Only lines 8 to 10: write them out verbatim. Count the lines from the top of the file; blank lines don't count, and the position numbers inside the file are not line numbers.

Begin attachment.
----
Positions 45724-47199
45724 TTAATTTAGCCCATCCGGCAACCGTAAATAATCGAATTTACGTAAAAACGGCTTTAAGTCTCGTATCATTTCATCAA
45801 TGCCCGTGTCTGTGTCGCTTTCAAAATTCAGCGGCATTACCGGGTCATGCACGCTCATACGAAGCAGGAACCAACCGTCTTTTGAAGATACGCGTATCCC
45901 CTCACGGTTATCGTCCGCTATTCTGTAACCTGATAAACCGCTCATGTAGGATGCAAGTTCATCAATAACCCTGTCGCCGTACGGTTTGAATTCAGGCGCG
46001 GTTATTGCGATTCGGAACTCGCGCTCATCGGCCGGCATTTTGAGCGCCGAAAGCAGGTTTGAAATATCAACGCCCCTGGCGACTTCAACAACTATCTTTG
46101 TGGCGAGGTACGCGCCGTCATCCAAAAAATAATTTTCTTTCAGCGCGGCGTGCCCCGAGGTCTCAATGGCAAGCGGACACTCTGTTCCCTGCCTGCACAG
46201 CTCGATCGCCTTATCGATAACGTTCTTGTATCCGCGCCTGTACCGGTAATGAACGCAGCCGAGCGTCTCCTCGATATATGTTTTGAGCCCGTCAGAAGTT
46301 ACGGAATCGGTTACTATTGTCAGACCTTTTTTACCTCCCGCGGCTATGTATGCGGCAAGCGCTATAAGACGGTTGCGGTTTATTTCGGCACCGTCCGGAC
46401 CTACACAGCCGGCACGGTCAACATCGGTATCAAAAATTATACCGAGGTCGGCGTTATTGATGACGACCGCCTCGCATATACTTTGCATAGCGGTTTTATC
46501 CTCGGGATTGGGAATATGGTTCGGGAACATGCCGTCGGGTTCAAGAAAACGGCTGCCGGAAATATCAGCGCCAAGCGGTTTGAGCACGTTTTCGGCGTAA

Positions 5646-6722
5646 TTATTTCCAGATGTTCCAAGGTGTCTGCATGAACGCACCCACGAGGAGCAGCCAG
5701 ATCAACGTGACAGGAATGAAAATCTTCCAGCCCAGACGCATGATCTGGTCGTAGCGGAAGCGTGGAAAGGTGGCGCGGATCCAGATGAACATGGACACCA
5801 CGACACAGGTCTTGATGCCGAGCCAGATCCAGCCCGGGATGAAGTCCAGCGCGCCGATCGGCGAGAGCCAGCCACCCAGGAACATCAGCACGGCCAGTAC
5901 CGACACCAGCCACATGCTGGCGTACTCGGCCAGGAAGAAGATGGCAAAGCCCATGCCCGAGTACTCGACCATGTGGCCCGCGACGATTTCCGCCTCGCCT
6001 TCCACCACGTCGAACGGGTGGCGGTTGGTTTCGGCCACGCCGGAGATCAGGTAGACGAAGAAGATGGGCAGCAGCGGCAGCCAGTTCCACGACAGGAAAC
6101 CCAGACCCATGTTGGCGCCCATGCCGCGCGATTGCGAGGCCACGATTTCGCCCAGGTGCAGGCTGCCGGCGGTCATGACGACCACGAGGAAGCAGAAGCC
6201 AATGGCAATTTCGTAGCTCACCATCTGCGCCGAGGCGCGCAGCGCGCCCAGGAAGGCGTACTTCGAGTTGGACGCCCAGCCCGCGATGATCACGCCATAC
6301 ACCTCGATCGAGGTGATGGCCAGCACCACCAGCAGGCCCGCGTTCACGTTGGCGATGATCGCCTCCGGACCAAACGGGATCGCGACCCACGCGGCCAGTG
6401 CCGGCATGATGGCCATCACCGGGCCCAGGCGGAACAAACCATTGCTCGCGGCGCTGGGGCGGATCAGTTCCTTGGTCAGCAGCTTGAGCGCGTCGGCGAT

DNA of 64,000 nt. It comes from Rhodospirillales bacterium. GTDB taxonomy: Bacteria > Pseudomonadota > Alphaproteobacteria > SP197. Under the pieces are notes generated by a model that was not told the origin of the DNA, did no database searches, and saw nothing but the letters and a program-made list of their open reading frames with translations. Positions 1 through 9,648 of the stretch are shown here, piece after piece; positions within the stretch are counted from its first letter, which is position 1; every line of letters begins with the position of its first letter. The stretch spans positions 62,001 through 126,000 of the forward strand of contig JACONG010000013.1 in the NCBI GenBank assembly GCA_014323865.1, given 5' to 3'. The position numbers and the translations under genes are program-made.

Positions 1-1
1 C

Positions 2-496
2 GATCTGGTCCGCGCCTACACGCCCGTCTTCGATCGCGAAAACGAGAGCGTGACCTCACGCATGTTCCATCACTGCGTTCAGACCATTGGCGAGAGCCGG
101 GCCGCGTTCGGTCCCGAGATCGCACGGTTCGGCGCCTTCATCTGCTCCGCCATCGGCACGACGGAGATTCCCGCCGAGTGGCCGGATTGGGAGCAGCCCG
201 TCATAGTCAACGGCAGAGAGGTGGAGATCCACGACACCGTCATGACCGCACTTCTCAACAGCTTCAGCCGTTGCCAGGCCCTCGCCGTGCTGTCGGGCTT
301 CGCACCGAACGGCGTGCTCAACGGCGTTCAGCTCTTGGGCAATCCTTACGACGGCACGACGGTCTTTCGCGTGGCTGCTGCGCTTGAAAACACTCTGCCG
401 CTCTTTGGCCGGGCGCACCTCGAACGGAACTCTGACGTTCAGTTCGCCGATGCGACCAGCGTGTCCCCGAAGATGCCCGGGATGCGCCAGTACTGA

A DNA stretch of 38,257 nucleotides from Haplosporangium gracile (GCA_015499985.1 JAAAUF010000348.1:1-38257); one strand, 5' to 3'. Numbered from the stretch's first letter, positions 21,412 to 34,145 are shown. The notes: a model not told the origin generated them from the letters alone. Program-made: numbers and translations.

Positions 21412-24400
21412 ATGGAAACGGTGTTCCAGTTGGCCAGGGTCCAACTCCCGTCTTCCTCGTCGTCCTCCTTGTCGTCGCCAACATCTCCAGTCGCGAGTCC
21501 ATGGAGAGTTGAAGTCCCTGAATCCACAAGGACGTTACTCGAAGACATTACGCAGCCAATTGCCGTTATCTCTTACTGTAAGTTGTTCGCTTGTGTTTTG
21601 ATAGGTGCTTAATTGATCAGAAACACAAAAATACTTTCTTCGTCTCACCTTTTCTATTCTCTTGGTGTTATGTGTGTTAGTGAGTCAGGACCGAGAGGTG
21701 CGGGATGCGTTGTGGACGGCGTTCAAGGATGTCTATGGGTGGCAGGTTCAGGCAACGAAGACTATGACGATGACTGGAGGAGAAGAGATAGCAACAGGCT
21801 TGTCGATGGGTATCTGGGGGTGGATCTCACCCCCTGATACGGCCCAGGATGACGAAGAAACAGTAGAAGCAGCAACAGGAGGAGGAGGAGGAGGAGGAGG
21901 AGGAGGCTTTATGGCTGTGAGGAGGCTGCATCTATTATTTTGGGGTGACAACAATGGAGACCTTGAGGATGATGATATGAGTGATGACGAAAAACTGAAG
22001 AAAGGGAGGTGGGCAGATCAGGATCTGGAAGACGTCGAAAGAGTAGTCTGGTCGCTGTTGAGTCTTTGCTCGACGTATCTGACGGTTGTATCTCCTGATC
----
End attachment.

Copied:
46301 ACGGAATCGGTTACTATTGTCAGACCTTTTTTACCTCCCGCGGCTATGTATGCGGCAAGCGCTATAAGACGGTTGCGGTTTATTTCGGCACCGTCCGGAC
46401 CTACACAGCCGGCACGGTCAACATCGGTATCAAAAATTATACCGAGGTCGGCGTTATTGATGACGACCGCCTCGCATATACTTTGCATAGCGGTTTTATC
46501 CTCGGGATTGGGAATATGGTTCGGGAACATGCCGTCGGGTTCAAGAAAACGGCTGCCGGAAATATCAGCGCCAAGCGGTTTGAGCACGTTTTCGGCGTAA